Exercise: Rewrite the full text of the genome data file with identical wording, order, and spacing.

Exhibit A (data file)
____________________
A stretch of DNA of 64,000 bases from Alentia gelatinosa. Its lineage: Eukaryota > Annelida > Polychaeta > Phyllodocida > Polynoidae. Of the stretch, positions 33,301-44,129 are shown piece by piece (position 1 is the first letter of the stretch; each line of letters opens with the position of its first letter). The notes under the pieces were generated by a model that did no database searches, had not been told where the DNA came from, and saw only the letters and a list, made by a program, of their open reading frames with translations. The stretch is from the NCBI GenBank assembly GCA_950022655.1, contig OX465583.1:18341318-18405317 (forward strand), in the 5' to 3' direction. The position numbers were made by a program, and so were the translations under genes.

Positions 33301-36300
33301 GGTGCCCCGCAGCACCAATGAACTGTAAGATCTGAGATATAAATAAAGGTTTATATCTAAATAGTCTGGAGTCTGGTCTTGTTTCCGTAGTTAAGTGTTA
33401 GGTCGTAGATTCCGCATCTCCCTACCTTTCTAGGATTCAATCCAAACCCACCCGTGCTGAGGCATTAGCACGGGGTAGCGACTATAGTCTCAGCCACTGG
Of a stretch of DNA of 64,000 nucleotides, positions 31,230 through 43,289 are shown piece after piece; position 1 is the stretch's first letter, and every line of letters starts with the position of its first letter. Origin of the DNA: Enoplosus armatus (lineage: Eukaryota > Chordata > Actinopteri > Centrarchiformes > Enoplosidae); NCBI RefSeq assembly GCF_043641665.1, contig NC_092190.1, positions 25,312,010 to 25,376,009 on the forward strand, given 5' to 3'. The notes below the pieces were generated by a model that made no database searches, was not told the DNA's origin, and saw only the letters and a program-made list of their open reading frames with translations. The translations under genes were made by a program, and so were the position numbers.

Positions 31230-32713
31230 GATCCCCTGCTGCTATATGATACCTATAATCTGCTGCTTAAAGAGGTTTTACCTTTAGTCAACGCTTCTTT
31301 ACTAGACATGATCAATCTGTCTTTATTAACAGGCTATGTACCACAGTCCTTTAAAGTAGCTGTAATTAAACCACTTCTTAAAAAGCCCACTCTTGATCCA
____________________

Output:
A stretch of DNA of 64,000 bases from Alentia gelatinosa. Its lineage: Eukaryota > Annelida > Polychaeta > Phyllodocida > Polynoidae. Of the stretch, positions 33,301-44,129 are shown piece by piece (position 1 is the first letter of the stretch; each line of letters opens with the position of its first letter). The notes under the pieces were generated by a model that did no database searches, had not been told where the DNA came from, and saw only the letters and a list, made by a program, of their open reading frames with translations. The stretch is from the NCBI GenBank assembly GCA_950022655.1, contig OX465583.1:18341318-18405317 (forward strand), in the 5' to 3' direction. The position numbers were made by a program, and so were the translations under genes.

Positions 33301-36300
33301 GGTGCCCCGCAGCACCAATGAACTGTAAGATCTGAGATATAAATAAAGGTTTATATCTAAATAGTCTGGAGTCTGGTCTTGTTTCCGTAGTTAAGTGTTA
33401 GGTCGTAGATTCCGCATCTCCCTACCTTTCTAGGATTCAATCCAAACCCACCCGTGCTGAGGCATTAGCACGGGGTAGCGACTATAGTCTCAGCCACTGG
Of a stretch of DNA of 64,000 nucleotides, positions 31,230 through 43,289 are shown piece after piece; position 1 is the stretch's first letter, and every line of letters starts with the position of its first letter. Origin of the DNA: Enoplosus armatus (lineage: Eukaryota > Chordata > Actinopteri > Centrarchiformes > Enoplosidae); NCBI RefSeq assembly GCF_043641665.1, contig NC_092190.1, positions 25,312,010 to 25,376,009 on the forward strand, given 5' to 3'. The notes below the pieces were generated by a model that made no database searches, was not told the DNA's origin, and saw only the letters and a program-made list of their open reading frames with translations. The translations under genes were made by a program, and so were the position numbers.

Positions 31230-32713
31230 GATCCCCTGCTGCTATATGATACCTATAATCTGCTGCTTAAAGAGGTTTTACCTTTAGTCAACGCTTCTTT
31301 ACTAGACATGATCAATCTGTCTTTATTAACAGGCTATGTACCACAGTCCTTTAAAGTAGCTGTAATTAAACCACTTCTTAAAAAGCCCACTCTTGATCCA